Sophomore Rachel Cohen is from New Rochelle, just north of New York City, where a one-mile containment zone was ordered on March 10 around the Jewish synagogue Young Israel, the epicenter of the state’s COVID-19 outbreak. There are currently over 200 cases in New Rochelle.
All large gathering places within the radius, including several public schools, will be closed for two weeks starting March 25. Residents who live within the area can leave their homes unless they are quarantined.
In an email to The News-Letter, Cohen explained that her father and brother were required to self-quarantine because they were at Young Synagogue the same time as someone later hospitalized for COVID-19.
“My family’s quarantine ends on Saturday. Thankfully, they haven’t had any symptoms, so I’m not nervous at all to go home,” she wrote. “When my mom called to tell me that a family friend of ours was sick, I was in shock. Of course I had been hearing about the coronavirus, but it seemed surreal that someone I knew could get it.”
Cohen has been impressed with how her community has been able to come together.
“Everyone is supporting each other. Small acts of kindness — like Girl Scouts hanging purple ribbons all over town that say ‘New Ro Strong’ and food being delivered to the families in quarantine — make all the difference,” she wrote.
In his email, Daniels stressed his support for the Hopkins community, promising to keep students apprised of further developments.
“As we face the challenges posed by a fluid and rapidly evolving epidemic together, I remain profoundly grateful to each of you – our students, our clinical care providers, our faculty and graduate teaching colleagues, our staff across our campuses – who have and will continue to work tirelessly to adapt to these new circumstances in the furtherance of our core academic mission,” he wrote.
Sophomore Julia Colen hopes that, in the future, the University will be more transparent about developments related to COVID-19.
“The school could have handled all of this better. All day today, people knew something was going to happen. We knew there was going to be an email, so all day people were anxious,” she said. “As this moves forward, I hope they’re more communicative.
How has COVID-19 affected students who were studying abroad?
On March 4, the University announced that it was assessing the operations of School of Advanced International Studies campuses in China, along with the placement of study abroad students worldwide.
The Hub reported that seven undergraduates studying abroad in Italy had returned or were returning soon to the U.S. The decision to suspend these programs came after Italy was designated as level three by the Centers for Disease Control and Prevention (CDC) and the U.S. State Department on Friday. This indicates that the public should avoid non-essential travel to Italy, where more than 12,000 cases of COVID-19 have been confirmed.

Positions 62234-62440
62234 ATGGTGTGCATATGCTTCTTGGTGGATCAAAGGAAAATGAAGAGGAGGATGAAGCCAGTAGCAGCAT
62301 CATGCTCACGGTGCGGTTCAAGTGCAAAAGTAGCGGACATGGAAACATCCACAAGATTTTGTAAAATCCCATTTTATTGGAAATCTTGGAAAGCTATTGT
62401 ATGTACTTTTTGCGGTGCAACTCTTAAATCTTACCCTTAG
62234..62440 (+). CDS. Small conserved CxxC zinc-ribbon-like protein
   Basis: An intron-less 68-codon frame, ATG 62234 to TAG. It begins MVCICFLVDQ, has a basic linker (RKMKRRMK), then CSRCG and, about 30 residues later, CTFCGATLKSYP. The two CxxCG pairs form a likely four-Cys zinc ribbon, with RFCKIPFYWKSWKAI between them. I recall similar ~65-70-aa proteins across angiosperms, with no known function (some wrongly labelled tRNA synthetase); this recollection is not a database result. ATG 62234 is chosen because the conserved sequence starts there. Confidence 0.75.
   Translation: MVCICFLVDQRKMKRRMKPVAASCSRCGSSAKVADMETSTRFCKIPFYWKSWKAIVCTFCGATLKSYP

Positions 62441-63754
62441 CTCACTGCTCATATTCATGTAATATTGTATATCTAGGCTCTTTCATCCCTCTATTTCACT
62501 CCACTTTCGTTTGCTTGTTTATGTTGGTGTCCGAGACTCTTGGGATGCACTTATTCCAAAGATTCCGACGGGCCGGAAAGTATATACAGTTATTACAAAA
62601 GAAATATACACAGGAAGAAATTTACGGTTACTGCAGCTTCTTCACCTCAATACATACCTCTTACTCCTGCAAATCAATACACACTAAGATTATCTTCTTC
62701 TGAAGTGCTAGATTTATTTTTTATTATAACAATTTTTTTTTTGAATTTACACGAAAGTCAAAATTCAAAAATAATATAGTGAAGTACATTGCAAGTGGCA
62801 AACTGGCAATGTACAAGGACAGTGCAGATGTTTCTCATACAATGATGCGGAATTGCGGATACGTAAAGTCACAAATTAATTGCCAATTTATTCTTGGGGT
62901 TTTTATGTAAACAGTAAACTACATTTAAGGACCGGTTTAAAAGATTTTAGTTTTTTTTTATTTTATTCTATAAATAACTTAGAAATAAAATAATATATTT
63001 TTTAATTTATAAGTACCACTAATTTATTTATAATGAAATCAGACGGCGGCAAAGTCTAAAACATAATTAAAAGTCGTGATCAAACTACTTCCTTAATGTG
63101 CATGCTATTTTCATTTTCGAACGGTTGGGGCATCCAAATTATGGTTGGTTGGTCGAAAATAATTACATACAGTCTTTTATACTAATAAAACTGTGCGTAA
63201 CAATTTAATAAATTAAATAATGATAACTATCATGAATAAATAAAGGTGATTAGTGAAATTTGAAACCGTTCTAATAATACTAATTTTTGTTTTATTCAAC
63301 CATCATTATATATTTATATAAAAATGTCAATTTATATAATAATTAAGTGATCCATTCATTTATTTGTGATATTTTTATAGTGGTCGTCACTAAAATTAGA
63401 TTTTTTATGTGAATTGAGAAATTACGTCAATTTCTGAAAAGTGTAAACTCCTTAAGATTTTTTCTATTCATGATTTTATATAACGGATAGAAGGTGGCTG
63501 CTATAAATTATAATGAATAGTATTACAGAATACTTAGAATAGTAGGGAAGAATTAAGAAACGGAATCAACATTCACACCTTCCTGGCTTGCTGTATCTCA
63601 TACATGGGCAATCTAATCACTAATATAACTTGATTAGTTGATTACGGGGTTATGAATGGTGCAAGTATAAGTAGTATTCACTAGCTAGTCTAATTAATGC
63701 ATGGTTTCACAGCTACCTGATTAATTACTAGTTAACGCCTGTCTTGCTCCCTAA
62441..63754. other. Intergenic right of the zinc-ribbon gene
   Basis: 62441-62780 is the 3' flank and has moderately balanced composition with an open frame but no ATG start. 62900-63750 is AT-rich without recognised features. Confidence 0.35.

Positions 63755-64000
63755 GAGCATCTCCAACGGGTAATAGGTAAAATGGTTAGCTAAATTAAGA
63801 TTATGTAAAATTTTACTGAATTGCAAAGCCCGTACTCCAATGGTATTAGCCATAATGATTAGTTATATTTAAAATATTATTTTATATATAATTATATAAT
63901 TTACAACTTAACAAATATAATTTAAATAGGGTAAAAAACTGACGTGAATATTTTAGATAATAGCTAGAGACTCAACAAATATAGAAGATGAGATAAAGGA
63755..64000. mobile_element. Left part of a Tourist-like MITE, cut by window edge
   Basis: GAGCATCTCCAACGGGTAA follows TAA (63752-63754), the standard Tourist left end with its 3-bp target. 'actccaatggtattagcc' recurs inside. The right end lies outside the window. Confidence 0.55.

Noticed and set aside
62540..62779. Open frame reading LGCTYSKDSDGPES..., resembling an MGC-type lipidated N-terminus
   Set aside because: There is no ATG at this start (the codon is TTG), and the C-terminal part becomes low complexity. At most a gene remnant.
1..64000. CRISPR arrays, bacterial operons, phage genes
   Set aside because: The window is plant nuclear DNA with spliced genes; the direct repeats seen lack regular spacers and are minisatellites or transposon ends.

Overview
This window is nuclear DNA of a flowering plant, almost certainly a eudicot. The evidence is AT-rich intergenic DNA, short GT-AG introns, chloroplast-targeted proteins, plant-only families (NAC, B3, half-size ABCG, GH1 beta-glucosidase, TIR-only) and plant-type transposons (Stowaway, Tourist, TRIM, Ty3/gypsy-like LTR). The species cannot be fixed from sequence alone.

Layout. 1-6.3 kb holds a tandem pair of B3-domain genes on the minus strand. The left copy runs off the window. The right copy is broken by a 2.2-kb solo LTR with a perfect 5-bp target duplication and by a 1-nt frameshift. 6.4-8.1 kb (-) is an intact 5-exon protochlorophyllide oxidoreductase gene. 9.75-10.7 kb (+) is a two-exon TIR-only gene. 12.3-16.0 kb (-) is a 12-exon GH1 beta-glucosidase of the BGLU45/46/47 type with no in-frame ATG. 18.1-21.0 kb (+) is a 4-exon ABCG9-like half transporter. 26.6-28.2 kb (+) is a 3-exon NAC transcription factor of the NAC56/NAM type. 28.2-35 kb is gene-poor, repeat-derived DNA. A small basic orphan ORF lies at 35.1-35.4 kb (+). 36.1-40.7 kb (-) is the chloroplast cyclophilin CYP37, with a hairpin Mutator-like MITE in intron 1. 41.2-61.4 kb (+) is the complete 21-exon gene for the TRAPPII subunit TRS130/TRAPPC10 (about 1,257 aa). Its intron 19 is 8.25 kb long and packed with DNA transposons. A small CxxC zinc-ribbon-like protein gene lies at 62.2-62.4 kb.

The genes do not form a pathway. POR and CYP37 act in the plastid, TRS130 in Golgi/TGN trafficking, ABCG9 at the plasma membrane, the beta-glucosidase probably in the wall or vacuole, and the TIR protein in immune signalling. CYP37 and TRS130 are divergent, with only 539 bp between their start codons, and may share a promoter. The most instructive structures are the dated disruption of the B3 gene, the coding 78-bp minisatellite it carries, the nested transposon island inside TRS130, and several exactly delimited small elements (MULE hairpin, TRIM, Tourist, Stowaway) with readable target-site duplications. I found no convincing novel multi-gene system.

When travel warnings reach this level, the University requires the suspension of all study abroad programs in that country.
Junior Siena DeMatteo, who was studying in Bologna, told The News-Letter last week that she awoke on February 28 to the news that her program was suspended. Her program was run by Brown University and approved by Hopkins.
For DeMatteo, it has been easy to communicate with the Academic Advising.
“I haven’t had any issues in terms of getting these classes to transfer over at Hopkins, and I’m definitely grateful for that because there have been enough difficult steps in the process,” she said. “Luckily it’s been a pretty smooth transition.”
She plans to take online classes delivered in Eastern Standard Time.
“It will be feasible in the end to receive credits this semester... But there are a lots of caveats to that. Our options are far more limited and do not coincide with the classes I had started taking in Bologna. I will essentially be starting new courses next week,” she said. “That’s the plan as of now, but nothing’s been set in stone, so that could change.”
She was able to get a prorated refund for her housing. Currently in Baltimore, DeMatteo does not intend to have a permanent residence these next three months.
“I could live in Baltimore if I wanted to, and I’m sure the University would help me with that, but I don’t feel like I need to be in one place,” she said. “Since I had originally planned for this semester to travel and spend time with people, I think I can still do that at the domestic level.”
On the other hand, Junior Cindy Xiong, who was studying in Milan, chose to transfer to Madrid, Spain, where she began taking online classes when Italy reached level two.
“It doesn’t feel like I’m a real student because I don’t go to school. It’s definitely different from being a student at Hopkins,” she said. “But Hopkins did pay for my apartment in Madrid, so that was nice of them. They did a great job with that. I definitely can’t complain there.”
Junior Hunter Hopkins, who was also studying in Milan, declined the opportunity to move to Madrid. Although the University offered her an opening in Nine East 33rd, she chose to return home to Indiana to take online classes.
“I’m definitely disappointed. I planned an entire semester abroad and was only about a fourth of the way into it,” she said. “I was having a lot of fun doing weekend trips and exploring other parts of Europe. I was not ready to come home at all.”
Hopkins added that the Office of Study Abroad has been supportive.
Xiong echoed Hopkins’ sentiments.
“They did a great job in helping me stay abroad because they knew that’s what I wanted to do,” she said. “They acted really quickly, and I’m so thankful for that.”
DeMatteo also commended the Office of Study Abroad.
“Day by day, we have a lot more information, but when these classes… start next Monday, I’m sure there will be a few more hiccups along the way, a few more things to figure out,” she said. “But luckily everyone that I’ve worked with so far has been pretty helpful, so I’m not too nervous.”
Jake Lefkovitz and Katy Wilner contributed reporting to this article.